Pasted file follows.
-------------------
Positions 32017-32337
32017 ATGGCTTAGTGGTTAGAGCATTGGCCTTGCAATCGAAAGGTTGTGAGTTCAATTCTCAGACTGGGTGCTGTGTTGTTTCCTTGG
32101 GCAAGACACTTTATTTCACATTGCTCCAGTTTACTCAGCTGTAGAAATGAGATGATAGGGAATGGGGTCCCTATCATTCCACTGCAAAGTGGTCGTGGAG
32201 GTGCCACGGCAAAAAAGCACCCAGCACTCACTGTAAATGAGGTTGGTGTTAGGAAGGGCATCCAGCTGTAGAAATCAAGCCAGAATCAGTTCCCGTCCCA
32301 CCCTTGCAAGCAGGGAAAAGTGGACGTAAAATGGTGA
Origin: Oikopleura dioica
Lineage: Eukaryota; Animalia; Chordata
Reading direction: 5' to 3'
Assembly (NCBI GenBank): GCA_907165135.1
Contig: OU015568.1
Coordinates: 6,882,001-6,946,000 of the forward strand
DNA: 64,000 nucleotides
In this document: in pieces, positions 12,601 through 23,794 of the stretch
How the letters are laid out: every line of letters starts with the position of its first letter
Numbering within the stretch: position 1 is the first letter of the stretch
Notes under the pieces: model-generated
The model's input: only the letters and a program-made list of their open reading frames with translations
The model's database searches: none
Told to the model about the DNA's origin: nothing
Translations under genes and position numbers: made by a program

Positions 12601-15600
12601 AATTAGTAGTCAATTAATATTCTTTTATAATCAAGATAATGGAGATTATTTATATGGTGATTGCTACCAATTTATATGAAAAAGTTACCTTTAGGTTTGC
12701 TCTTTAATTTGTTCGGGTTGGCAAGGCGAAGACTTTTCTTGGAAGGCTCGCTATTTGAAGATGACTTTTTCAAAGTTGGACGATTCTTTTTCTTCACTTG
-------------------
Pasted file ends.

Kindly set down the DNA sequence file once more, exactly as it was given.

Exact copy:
Positions 32017-32337
32017 ATGGCTTAGTGGTTAGAGCATTGGCCTTGCAATCGAAAGGTTGTGAGTTCAATTCTCAGACTGGGTGCTGTGTTGTTTCCTTGG
32101 GCAAGACACTTTATTTCACATTGCTCCAGTTTACTCAGCTGTAGAAATGAGATGATAGGGAATGGGGTCCCTATCATTCCACTGCAAAGTGGTCGTGGAG
32201 GTGCCACGGCAAAAAAGCACCCAGCACTCACTGTAAATGAGGTTGGTGTTAGGAAGGGCATCCAGCTGTAGAAATCAAGCCAGAATCAGTTCCCGTCCCA
32301 CCCTTGCAAGCAGGGAAAAGTGGACGTAAAATGGTGA
Origin: Oikopleura dioica
Lineage: Eukaryota; Animalia; Chordata
Reading direction: 5' to 3'
Assembly (NCBI GenBank): GCA_907165135.1
Contig: OU015568.1
Coordinates: 6,882,001-6,946,000 of the forward strand
DNA: 64,000 nucleotides
In this document: in pieces, positions 12,601 through 23,794 of the stretch
How the letters are laid out: every line of letters starts with the position of its first letter
Numbering within the stretch: position 1 is the first letter of the stretch
Notes under the pieces: model-generated
The model's input: only the letters and a program-made list of their open reading frames with translations
The model's database searches: none
Told to the model about the DNA's origin: nothing
Translations under genes and position numbers: made by a program

Positions 12601-15600
12601 AATTAGTAGTCAATTAATATTCTTTTATAATCAAGATAATGGAGATTATTTATATGGTGATTGCTACCAATTTATATGAAAAAGTTACCTTTAGGTTTGC
12701 TCTTTAATTTGTTCGGGTTGGCAAGGCGAAGACTTTTCTTGGAAGGCTCGCTATTTGAAGATGACTTTTTCAAAGTTGGACGATTCTTTTTCTTCACTTG